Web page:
Rescue training at River Canal Rescue

Published: Thursday, 23 November 2017

ON A DAY of rescue training 34 staff from River Canal Rescue were recently put through their paces at Red Hill Marina at the junction of the Soar with the Trent near Nottingham.

Rescue trainingFront-line engineering and office-based staff first went through the theory of a rescue, learning how to assess risks, formulate plans for safe rescue attempts and how to use rescue equipment safely and efficiently.

Sunk to varying levels

Simulated rescues followed involving the sinking and refloating of an 18ft cruiser, sunk to varying levels of raising difficulty (six times during the day). There were also powerboat rescue scenarios including man-over-board and high-speed manoeuvres and personnel rescue scenarios including a capsized vessel, plus throw bag, tow and personal water safety training.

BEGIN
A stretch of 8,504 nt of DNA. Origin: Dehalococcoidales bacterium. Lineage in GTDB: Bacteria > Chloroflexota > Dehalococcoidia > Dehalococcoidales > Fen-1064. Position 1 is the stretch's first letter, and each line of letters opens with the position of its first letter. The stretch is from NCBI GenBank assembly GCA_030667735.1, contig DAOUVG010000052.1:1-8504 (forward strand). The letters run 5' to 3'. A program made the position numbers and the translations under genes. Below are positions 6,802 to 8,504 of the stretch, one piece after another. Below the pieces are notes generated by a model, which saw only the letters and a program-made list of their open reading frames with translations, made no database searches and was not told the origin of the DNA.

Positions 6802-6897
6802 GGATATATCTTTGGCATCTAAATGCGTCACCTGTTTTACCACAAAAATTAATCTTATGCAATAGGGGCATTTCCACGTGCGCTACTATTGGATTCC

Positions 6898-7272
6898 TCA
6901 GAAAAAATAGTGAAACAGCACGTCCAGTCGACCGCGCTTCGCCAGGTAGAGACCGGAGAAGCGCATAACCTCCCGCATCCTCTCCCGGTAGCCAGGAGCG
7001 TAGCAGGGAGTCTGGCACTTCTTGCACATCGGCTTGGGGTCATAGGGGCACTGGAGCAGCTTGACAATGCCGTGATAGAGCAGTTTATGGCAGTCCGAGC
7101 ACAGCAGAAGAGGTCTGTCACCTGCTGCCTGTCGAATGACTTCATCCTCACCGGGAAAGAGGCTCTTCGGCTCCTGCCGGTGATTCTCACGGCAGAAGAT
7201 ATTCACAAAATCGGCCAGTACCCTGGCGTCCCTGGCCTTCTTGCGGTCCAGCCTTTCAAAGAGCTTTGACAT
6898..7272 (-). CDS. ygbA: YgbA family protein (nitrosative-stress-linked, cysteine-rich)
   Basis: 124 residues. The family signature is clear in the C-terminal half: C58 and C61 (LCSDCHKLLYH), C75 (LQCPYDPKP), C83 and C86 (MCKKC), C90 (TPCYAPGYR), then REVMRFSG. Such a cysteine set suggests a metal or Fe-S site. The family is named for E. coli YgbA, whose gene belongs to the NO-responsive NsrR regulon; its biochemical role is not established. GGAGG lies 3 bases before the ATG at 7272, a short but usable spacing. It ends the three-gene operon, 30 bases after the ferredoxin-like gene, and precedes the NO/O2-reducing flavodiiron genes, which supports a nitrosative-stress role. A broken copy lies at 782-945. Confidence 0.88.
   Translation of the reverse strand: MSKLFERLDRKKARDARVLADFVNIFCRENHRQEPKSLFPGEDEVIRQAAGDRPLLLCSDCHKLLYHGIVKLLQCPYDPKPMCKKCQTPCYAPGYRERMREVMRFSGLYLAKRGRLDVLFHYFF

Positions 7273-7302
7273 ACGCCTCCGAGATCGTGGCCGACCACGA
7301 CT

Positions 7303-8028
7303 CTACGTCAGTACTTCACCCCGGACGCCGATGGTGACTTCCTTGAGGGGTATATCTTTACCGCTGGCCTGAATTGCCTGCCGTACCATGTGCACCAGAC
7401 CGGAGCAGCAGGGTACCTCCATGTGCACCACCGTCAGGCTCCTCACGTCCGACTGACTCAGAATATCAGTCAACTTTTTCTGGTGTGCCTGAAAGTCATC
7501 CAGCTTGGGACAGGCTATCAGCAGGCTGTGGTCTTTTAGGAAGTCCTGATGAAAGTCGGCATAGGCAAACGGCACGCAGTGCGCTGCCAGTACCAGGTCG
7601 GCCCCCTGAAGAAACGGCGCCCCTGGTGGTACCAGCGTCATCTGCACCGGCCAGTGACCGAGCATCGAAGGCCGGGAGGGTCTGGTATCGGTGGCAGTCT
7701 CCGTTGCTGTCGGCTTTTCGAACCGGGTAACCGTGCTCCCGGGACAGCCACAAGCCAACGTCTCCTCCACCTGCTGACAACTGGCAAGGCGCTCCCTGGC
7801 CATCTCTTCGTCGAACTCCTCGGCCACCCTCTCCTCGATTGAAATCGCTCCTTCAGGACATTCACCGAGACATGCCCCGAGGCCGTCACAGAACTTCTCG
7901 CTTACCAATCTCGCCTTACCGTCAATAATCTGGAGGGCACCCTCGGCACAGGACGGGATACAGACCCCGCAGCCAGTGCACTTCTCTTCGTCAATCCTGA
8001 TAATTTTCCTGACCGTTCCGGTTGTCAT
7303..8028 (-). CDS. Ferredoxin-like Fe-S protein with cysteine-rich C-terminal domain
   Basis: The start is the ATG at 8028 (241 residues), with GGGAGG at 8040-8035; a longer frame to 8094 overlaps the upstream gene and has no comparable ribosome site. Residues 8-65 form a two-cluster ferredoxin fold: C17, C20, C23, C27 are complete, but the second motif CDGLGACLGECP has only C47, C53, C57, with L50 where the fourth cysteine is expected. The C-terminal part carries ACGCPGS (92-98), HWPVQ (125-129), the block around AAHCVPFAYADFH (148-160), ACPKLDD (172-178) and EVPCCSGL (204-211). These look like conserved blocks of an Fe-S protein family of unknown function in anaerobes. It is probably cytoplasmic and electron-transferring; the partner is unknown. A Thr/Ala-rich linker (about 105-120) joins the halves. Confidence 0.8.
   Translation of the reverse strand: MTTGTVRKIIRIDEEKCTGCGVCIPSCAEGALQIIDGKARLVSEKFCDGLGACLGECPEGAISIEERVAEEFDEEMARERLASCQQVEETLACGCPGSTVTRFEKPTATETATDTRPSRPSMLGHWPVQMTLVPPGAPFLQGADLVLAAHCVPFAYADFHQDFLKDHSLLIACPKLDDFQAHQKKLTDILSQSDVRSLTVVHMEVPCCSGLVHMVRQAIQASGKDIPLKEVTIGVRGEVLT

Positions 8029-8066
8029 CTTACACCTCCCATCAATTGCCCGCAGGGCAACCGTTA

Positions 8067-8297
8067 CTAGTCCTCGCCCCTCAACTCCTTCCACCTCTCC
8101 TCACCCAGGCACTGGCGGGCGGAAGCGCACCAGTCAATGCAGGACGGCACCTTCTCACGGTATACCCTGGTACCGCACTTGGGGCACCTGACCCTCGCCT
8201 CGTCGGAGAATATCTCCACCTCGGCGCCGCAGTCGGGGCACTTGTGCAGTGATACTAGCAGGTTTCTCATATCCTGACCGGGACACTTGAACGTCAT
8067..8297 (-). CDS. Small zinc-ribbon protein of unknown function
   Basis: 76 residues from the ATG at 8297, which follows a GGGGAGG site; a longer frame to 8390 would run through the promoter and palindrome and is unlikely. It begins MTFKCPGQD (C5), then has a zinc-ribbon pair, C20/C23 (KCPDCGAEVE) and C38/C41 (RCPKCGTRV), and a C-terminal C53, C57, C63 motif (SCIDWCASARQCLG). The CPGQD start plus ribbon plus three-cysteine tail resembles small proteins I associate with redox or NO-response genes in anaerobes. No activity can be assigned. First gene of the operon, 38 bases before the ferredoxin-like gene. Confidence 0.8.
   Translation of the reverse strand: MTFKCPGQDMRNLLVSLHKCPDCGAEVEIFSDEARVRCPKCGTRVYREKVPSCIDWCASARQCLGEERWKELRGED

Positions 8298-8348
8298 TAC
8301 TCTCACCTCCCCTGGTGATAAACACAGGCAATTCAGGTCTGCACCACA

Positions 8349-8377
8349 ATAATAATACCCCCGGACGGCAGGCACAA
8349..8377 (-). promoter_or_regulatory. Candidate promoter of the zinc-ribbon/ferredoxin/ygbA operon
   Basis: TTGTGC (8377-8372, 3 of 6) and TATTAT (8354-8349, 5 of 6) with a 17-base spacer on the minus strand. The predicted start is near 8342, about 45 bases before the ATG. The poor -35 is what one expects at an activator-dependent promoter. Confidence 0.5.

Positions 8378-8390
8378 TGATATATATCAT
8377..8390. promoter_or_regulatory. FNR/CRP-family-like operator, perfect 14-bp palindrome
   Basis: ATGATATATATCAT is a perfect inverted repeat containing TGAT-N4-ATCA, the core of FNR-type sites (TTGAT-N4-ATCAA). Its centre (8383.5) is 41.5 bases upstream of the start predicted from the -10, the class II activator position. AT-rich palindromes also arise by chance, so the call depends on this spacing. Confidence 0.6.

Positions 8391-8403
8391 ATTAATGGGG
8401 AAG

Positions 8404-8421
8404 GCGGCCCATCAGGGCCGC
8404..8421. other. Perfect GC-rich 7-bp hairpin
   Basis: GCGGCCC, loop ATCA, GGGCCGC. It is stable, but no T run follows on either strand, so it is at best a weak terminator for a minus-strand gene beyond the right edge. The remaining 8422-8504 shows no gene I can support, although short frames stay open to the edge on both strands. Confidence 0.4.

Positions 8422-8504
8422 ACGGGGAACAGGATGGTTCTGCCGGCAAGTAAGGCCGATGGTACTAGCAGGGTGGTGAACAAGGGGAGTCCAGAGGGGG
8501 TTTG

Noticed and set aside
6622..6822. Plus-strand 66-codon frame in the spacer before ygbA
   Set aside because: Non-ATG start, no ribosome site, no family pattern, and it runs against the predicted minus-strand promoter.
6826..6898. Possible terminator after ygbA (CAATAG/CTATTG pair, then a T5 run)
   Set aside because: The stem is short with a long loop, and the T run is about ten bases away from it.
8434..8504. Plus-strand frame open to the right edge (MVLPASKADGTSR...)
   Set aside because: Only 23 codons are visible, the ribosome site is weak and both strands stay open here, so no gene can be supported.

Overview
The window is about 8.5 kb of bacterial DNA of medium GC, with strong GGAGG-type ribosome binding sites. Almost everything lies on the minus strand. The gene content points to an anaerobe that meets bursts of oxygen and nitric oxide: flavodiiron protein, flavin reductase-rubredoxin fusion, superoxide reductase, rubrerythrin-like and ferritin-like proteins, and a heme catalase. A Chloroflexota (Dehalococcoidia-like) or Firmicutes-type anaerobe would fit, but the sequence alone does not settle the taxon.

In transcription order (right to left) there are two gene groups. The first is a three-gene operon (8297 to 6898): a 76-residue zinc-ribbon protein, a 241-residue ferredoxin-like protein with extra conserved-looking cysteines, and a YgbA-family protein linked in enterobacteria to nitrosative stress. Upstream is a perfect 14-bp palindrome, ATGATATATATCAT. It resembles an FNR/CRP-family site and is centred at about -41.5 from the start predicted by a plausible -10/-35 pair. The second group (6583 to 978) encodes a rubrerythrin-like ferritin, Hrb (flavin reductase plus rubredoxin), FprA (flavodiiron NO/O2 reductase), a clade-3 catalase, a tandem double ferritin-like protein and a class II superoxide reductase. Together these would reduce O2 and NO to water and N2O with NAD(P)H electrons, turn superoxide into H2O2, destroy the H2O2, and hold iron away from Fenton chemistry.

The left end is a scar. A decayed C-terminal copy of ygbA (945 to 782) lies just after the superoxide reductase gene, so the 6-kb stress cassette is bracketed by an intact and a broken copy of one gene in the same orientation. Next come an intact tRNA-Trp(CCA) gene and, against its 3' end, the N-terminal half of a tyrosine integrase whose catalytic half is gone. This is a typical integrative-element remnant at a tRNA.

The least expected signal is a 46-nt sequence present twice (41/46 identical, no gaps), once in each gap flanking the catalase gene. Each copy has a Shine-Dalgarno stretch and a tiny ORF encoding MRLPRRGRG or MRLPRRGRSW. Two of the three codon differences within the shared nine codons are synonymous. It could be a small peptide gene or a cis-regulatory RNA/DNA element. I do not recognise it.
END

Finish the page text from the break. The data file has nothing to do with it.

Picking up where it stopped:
Operations manager, Jay Forman explains:

“If Health & Safety allows, we like to train in a river as this is where our most risky and difficult rescues are undertaken. The river flow and depth of water enables us to recreate difficult situations we’ve encountered in the past—without taking any risks.”

Rescue training 2Always present as trainers

During the simulated rescues a chief and second in command are always present as trainers. Rescue workers are appointed, as they would be in a real rescue and assigned to tasks. Seniority given to the trainees is determined by the number of rescues they have undertaken in the past, with Jay advising:

“The chief must have logged at least 100 rescues and the second in command, a minimum of 80 to be given control in a real-world situation. However for training purposes, trainees will be given duties far more advanced than would usually be expected of them. Any trained member of staff can attend as a rescue worker, but they are usually put on light duties until they’ve taken part in at least 10 real-world situations.”

Office staff are included in the training as they regularly support rescue teams that are called to attend incidents. Rescue training is held once or twice a year, dependent upon the number of call-outs.